Both BJP and Congress must sense the disillusionment over lack of reforms
Two petitions to end the Parliament logjam—a PIL and an online one put up by CII, endorsed by top industrialists—capture the disillusionment among a large section about reforms getting derailed even in the NDA regime, due to Parliament disruptions. Thanks to the Congress insisting on the resignations of Rajasthan CM Vasundhara Raje and external affairs minister Sushma Swaraj in the Lalit Modi controversy and of Madhya Pradesh CM Shivraj Singh Chouhan in the Vyapam scam, the monsoon session of Parliament that ended today, was a complete washout, barring the last couple of days. The Parliament logjam ensured that the joint parliamentary committee on the land acquisition Bill could not give its report in the current session, despite the BJP backing out on dilution of the consent and social impact assessment clauses of the UPA’s 2013 Act, and the GST Bill also could not be passed—this almost ensures that GST will miss the April 1, 2016 implementation deadline.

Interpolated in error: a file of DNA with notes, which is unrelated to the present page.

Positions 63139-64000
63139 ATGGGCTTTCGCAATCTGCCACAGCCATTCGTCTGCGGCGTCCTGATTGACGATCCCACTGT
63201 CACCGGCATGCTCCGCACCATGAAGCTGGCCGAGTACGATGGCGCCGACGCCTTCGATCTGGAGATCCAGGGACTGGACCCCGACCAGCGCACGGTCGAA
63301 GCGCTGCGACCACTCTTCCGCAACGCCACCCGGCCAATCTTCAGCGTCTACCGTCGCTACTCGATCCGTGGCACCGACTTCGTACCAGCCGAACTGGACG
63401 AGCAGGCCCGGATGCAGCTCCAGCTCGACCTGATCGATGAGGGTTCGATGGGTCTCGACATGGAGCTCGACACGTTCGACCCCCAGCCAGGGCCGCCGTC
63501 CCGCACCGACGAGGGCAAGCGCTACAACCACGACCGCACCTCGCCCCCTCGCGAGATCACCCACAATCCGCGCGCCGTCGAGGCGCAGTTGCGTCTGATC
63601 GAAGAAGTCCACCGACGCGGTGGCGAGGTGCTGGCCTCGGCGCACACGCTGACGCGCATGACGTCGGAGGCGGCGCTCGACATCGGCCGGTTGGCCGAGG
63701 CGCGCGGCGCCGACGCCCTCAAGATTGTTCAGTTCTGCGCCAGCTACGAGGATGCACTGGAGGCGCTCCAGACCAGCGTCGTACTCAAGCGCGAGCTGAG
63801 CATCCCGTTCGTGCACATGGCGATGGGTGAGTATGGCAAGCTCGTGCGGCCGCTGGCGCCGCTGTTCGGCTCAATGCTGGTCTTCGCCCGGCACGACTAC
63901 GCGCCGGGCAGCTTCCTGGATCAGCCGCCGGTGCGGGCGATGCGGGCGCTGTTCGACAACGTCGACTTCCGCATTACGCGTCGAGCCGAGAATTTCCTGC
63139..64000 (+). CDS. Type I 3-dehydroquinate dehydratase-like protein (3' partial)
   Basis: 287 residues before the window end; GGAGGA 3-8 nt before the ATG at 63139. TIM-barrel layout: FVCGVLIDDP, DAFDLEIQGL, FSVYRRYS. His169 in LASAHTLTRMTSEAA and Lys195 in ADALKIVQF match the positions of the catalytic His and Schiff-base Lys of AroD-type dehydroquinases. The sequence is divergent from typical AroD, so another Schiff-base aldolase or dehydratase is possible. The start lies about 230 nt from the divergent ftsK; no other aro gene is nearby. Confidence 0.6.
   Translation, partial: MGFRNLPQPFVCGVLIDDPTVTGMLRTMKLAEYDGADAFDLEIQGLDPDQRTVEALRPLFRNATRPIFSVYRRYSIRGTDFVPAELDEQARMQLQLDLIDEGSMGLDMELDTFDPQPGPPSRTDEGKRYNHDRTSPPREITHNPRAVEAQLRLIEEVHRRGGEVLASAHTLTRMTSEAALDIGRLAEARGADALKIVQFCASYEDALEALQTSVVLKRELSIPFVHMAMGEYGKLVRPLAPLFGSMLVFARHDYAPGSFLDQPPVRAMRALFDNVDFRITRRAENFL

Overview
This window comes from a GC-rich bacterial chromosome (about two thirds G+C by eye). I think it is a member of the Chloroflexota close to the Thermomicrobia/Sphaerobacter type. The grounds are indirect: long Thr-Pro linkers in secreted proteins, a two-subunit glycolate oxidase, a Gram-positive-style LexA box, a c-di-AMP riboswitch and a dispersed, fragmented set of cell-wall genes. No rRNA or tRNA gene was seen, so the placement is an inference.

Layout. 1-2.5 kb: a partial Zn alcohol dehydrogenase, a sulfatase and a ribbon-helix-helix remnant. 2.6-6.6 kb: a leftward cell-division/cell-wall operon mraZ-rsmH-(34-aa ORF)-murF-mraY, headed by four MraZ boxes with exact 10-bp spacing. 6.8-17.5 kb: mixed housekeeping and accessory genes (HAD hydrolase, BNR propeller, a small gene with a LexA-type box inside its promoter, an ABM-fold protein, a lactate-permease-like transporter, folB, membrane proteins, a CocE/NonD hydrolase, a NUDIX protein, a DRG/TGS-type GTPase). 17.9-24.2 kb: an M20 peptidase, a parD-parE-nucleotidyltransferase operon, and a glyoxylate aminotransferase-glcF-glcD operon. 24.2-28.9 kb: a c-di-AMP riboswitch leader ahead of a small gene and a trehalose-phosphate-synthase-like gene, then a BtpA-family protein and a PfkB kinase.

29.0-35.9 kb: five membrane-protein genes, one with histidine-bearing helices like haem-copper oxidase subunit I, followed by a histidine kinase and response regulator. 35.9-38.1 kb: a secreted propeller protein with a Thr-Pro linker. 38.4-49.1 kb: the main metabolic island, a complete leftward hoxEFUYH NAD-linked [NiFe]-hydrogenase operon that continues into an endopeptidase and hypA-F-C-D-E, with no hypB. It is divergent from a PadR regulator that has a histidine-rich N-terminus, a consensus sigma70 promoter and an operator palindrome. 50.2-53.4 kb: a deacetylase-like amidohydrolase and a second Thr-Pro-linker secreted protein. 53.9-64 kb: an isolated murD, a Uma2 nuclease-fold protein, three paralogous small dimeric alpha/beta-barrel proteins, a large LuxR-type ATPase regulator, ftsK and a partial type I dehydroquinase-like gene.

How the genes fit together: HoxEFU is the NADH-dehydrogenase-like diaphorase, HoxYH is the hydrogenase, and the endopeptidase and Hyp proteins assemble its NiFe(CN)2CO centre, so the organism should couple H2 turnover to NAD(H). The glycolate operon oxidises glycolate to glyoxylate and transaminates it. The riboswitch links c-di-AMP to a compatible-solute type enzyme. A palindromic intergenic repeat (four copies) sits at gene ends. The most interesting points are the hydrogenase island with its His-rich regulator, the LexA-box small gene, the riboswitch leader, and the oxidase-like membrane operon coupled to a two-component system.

Foreign investors are already wary of the uncertainty on the land and labour laws changes and GST, and Moody’s Analytics points out in its latest report that lack of reforms will derail India’s prospects of a sustained
8-10% GDP growth. So, while the BJP and the Congress blame each-other for the current mess, both parties must find ways to ensure that legislative work doesn’t suffer in the winter session due to political bickering. On its part, the BJP did try for this by relenting on several suggestions of the Congress party on the GST and the Land Bill. The Congress must think hard about its gains from being seen as a party blocking reforms in Parliament. Supporting the GST Bill passage in the special session of Parliament that the NDA government plans to convene could be a good beginning.